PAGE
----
by R. Gidon Rothstein
(Rabbi Rothstein will be co-chairing a Yom Iyun on the Teachings of Rav Aharon Lichtenstein at Lincoln Square Synagogue, Sunday April 29, 9:30am-12:30pm. Keynote address by Rabbi Dr. Ari Berman. Speakers include Dr. Tovah Lichtenstein and Rav Mosheh Lichtenstein.)
5 Iyyar: R. Uzziel on Rejecting and Accepting Karaite Converts
[Click for the audio version].
It’s not easy to remember the tension, bitterness, and challenge of schisms of the past. For more than two hundred years, starting around 900 CE, Karaites were a flourishing alternative to what is called Rabbinic Judaism in English (there are still Karaites today, about 30,000 in Israel and smaller communities elsewhere, including Turkey). During that “Golden Age” of Karaism, important Torah scholars had to spend much time and energy refuting Karaite claims, because ordinary Jews were not clear on who was right.
Karaites Cannot Join the Jewish People
That time left an halachic imprint reflected in two of R. Uzziel’s responsa—Shu”t Mishpetei Uzziel 2; Yoreh De’ah 63-4, the latter of which is dated 5 Iyyar 5709, the first anniversary of the declaration of the State of Israel. He dealt with the tradition that developed, to refuse to accept Karaite converts into (or back into) Judaism.
The rabbis of Istanbul wrote to R. Uzziel on the seventh of Adar 5709 (1949), to find out if he agreed that the establishment of the State of Israel created room to accept Karaites who wished to rejoin the nation. R. Uzziel does not quote their question at any length, but my impression is that they wondered whether the establishment of the State means this is the time of kibbutz galuyot, the ingathering of the exiles, such that we no longer need to exclude Karaites.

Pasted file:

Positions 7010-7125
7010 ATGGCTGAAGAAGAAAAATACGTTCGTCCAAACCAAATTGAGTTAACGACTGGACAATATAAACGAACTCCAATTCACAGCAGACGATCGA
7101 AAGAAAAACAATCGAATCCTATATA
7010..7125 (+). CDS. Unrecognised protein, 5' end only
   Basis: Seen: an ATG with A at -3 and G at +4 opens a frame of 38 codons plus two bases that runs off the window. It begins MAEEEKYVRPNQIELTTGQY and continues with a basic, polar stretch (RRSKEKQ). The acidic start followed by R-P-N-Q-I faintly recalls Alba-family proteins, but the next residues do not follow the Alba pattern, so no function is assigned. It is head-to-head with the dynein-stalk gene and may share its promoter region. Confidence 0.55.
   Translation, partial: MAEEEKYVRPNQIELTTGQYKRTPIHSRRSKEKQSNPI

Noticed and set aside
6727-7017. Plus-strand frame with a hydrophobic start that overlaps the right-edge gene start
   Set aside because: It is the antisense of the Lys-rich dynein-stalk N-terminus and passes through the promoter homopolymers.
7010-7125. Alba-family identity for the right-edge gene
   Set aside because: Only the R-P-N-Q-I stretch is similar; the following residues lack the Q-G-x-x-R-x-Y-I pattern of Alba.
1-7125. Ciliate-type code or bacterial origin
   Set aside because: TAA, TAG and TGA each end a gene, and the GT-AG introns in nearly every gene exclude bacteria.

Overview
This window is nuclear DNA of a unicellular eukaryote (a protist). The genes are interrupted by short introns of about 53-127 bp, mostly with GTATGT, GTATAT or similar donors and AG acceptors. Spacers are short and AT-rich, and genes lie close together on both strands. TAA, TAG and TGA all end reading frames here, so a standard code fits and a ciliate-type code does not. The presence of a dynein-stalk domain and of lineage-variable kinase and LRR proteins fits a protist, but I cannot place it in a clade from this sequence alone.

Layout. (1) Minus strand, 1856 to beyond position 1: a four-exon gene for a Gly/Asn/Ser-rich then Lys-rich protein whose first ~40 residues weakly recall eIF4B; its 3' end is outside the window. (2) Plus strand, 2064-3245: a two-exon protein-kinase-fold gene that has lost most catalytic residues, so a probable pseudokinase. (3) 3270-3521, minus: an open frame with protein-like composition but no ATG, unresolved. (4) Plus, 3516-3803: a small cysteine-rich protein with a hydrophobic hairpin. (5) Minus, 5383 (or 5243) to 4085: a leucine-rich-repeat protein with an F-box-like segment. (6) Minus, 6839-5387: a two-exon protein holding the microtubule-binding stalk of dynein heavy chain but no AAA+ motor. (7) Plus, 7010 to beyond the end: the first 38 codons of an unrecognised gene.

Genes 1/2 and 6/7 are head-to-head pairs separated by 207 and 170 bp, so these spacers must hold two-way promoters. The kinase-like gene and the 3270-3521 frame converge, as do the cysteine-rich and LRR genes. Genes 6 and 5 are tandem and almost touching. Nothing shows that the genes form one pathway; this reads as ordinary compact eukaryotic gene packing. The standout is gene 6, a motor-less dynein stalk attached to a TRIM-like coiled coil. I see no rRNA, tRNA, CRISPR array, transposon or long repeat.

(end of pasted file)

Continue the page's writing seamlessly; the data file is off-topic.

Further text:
During an exile with no end in sight, we had to reject the Karaites to protect ourselves from one of the many dangers surrounding us. Now that we’re in a stronger position, perhaps we can, from strength, be open to those who would like to join us.
In his first response, R. Uzziel ignores that element. He tells them this has been dealt with many times before, including by him (in a responsum not included in my Bar-Ilan). He sees no new information that would change the answer given many times before, and accepted by the Jewish people as a whole, so much so that he sees no reason to review the reasons for the decision (which is that these people caused so much damage to the Jews and Judaism that we should not be willing to let them rejoin us).
He adds that there’s also been no meaningful change in how the Karaites act that might have led us to change our attitude, that might have spurred us to welcome them into (or back into) the Jewish people. True, Kaftor va-Ferach (early 14th century, Provence and Israel) already agreed that the Karaites were no worse than they had been—by which I think he meant they were no longer an active threat or attractive alternative to our version of keeping the Torah—but they had also not acted in any way that would change our attitude about their conversion.